Victoria (Magazine) at Holker Hall

I guess I have a “thing” about Victorias — writers, queens, magazines, whatever. I loved the first Victoria magazine, published from 1987 to 2003, and I love the new version, published since 2007.  When it arrives every other month, I put it aside until I have a couple of quiet hours in which to enjoy it uninterrupted.

So in this busy summer, it took me a long time to get around to the September-October issue, which arrived a few weeks ago. On pp. 40-45, I found a lovely photographic story about Holker Hall, a stately home in the English Lake District which I have visited.  How delightful to experience the house and its gardens all over again.  Here is a link to Victoria magazine and here is a link to the Hall’s website.

The Holker estate belongs to Lord and Lady Cavendish, a branch of the family of the present 12th Duke of Devonshire. It has been in the Cavendish-Devonshire family for many years, coming into their possession by marriage.  Largely  rebuilt in red sandstone after a fire in 1871,  its style is  neo-Elizabethan. one of the popular recreated architectural fashions of the Victorian Era.

The 7th Duke of Devonshire left Holker to a younger son (in 1908), and thus it passed out of the direct control of the dukes themselves.  That younger son was a grandfather of the present Lord Cavendish.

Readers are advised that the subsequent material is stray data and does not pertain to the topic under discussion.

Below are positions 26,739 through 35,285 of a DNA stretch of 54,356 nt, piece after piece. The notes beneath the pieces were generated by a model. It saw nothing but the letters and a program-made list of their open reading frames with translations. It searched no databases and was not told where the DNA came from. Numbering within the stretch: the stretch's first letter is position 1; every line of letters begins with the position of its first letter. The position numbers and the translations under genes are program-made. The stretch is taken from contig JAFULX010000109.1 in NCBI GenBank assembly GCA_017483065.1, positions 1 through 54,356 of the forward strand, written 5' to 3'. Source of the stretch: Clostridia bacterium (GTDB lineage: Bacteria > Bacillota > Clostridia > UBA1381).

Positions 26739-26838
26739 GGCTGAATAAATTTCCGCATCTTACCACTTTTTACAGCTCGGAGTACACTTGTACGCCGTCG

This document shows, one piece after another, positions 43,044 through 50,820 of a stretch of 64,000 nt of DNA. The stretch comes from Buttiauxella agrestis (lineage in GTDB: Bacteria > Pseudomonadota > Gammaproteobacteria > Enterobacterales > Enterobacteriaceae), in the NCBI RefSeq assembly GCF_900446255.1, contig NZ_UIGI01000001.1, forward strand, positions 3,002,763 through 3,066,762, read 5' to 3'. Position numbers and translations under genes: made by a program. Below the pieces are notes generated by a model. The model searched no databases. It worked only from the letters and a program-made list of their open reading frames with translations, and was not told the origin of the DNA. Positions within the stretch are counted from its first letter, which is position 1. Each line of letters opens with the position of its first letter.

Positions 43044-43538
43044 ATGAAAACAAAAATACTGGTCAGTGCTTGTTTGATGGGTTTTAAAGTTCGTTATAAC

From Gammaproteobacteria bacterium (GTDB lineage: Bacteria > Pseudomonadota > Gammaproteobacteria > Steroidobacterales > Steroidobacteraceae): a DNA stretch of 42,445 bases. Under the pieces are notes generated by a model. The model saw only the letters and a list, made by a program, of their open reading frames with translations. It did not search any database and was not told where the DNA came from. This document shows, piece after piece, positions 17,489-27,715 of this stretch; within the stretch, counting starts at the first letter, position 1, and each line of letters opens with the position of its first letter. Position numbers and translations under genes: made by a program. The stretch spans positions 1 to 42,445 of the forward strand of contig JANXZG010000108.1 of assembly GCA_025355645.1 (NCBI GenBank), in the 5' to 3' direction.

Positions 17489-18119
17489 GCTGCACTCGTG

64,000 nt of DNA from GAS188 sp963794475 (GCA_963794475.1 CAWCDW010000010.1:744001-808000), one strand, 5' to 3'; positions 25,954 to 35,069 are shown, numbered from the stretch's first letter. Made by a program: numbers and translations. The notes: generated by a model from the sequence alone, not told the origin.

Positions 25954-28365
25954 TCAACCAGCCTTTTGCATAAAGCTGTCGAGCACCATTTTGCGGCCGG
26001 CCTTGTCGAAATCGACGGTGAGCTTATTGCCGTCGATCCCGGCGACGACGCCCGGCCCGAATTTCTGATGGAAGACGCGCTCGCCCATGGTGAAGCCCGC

Of particular interest are the gardens, which have been designed carefully to bring out the best in seasonal plantings.  These spring time rhododendrons must be amazing.


The newer wing of the house, built in the 1870’s contains many outstanding features in woodworking, plaster designs, lighting and furnishings.  If you look at the pictures in the magazine article, it is almost possible to think of yourself sitting in one of the comfortable armchairs, waiting for tea or reading one of the 3,500 books in the library.  The cantilevered staircase pictured at left was carved by estate workers of local wood.

In the Blue Guide to Country Houses of England, Geoffrey Tyack writes of Holker Hall, “Few houses open to the public convey better than Holker the sense of late-Victorian aristocratic life and tastes.”
The estate is a busy commercial concern, including forestry, lumbering,  and slate cutting businesses as well as agricultural produce, tourism, hunting and fishing, and many special events such as festivals, concerts, and exhibitions.  The fallow deer herds are maintained for their traditional beauty as well as for their meat. 

By the way, in the September-October 2010 issue of Victoria magazine, there are also excellent articles on the Lake District and its benefactress, the late author Beatrix Potter, who created Peter Rabbit and all his friends.

I hope Peter is still at Mr. McGregor’s House and not stirring things up at beautiful Holker Hall.

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